invisible attendants, Faeries of the Haven who will not show themselves to him.
For one thing, I just finished drafting the novel where we learn who these
invisibles are and where they came from! But here in Heartless they are just one more little enigma experienced by my
characters . . . and by you, my dear readers.
The vista vanishes.
glances back to look at that sweeping view of mountains and rivers . . . only
to discover that he is now looking on a forest of thick trees! The great view
is gone, as though it has never been. More than a little terrifying for our
poor addled prince!
Imraldera carefully explains to him that the Haven rests in the Halflight Realm
between the worlds. It chooses what view it wishes to look upon for itself, be
it the Between, the mortal world, or the Faerie Realm. And poor Felix had better
get used to it or just not look!
Poisoned Wound. We also learn
that Felix has been badly poisoned by the yellow-eyed dragon in the Wood. Those
claws pierced him deeply. Imraldera's not even entirely certain that it will be
safe for Felix to ever leave the Haven, so deep is that wound . . . which
notion does not please Prince Felix
in the least!
Strange names. Felix thinks
Imraldera's name is strange . . . and is strange, being one of the few
"made-up" names in this story! Most of the names in my world are
derived from real-world sources. Even outlandish names like Aethelbald and Vahe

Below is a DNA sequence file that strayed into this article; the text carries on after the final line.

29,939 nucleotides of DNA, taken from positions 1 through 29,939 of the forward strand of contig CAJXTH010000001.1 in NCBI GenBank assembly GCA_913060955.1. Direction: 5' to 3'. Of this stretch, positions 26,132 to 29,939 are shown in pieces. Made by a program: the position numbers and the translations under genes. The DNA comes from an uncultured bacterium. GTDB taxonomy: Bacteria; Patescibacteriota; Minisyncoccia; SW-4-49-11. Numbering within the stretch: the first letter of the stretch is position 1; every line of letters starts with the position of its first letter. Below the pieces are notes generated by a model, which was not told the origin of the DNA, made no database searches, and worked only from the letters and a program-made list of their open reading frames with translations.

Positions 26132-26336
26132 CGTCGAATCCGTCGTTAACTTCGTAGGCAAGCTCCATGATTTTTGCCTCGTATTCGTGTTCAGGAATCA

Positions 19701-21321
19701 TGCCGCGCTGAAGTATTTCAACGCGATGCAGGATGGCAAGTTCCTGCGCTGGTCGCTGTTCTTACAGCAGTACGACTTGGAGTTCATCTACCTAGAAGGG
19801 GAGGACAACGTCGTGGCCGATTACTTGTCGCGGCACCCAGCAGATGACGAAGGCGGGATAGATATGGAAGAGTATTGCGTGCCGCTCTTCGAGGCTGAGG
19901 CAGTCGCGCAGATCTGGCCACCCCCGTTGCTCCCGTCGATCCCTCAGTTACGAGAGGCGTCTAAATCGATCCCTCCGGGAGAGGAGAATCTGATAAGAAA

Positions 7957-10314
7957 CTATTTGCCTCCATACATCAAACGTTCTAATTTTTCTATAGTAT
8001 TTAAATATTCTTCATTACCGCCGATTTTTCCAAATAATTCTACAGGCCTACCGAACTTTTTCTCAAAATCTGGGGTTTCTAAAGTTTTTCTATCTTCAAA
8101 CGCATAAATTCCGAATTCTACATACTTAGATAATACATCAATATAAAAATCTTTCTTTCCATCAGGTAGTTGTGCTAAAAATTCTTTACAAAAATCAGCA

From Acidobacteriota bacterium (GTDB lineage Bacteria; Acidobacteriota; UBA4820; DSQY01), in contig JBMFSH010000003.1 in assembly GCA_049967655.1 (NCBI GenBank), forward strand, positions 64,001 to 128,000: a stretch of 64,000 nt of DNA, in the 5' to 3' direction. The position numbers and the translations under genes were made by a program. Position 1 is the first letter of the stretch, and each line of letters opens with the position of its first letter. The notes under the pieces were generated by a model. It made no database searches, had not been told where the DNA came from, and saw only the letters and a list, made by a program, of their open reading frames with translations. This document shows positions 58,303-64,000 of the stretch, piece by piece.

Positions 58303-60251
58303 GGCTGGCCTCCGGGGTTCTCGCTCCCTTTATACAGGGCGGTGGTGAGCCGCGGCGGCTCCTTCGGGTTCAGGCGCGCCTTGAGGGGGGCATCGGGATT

(the goblin king briefly mentioned in an early chapter) come from our own
world. But Imraldera's name is derived from a Faerie language and spent a good
bit of time in high school inventing . . . with the foolish delusion that I
would somehow prove a skilled linguist!
Skilled linguist I am not, but there are many hours of creativity sunk into
those grammars and dictionaries, so I make use of them now and again. "Imral"
is my Faerie word for "star," and "dera" is the feminized
version of "flower." The
gender-neutral version is "deri," and the masculine form is "deru."
Which is why, in Starflower, when
Eanrin first references the blossoms growing on the vine, he refers to them in
the gender-neutral form, imralderi.
But when he names Imraldera, he gives it the feminine form. (Yeah . . . way too much time spent on that!)
is a Latin name that means "happy," and Imraldera is right when she
says the name suits him, somehow.
The Prince is my
tells Felix, mentioning that Aethelbald once rescued her from "an evil
such as I will not describe to you here and now." FORESHADOWING! I had written copious notes and even a longish
short-story version of the novel that became
Starflower years before drafting Heartless.
So, of course, I wanted to drop a mention here and there of that story!
Meanwhile . . . Una flies from
Southlands in her dragon form, seeking nothing. By some unknown instinct, she
makes her way to the Red Desert . . . the world of dragons, as she believes.
is interesting to note at this point in the story, Una is not referred to by
name anymore. She is merely "she" or "the dragon-girl" or
sometimes "the dragon-princess." But her name is gone. This is
something that happens to most dragons when they are transformed.
are one of the most important elements in Starflower,
but it's interesting to me to see a similar theme running through Heartless.
I'd almost forgotten about it! But names have always been important features of
fairy tales. Look at Rumpelstiltskin as
a prime example.
Meeting in the
I first drafted this novel, I had a short, chapter-by-chapter outline which I
followed to keep me focused. Only a sentence or two described each chapter, but
for the most part I followed it fairly closely.
I reached this scene of Una in the desert, everything took an unexpected turn,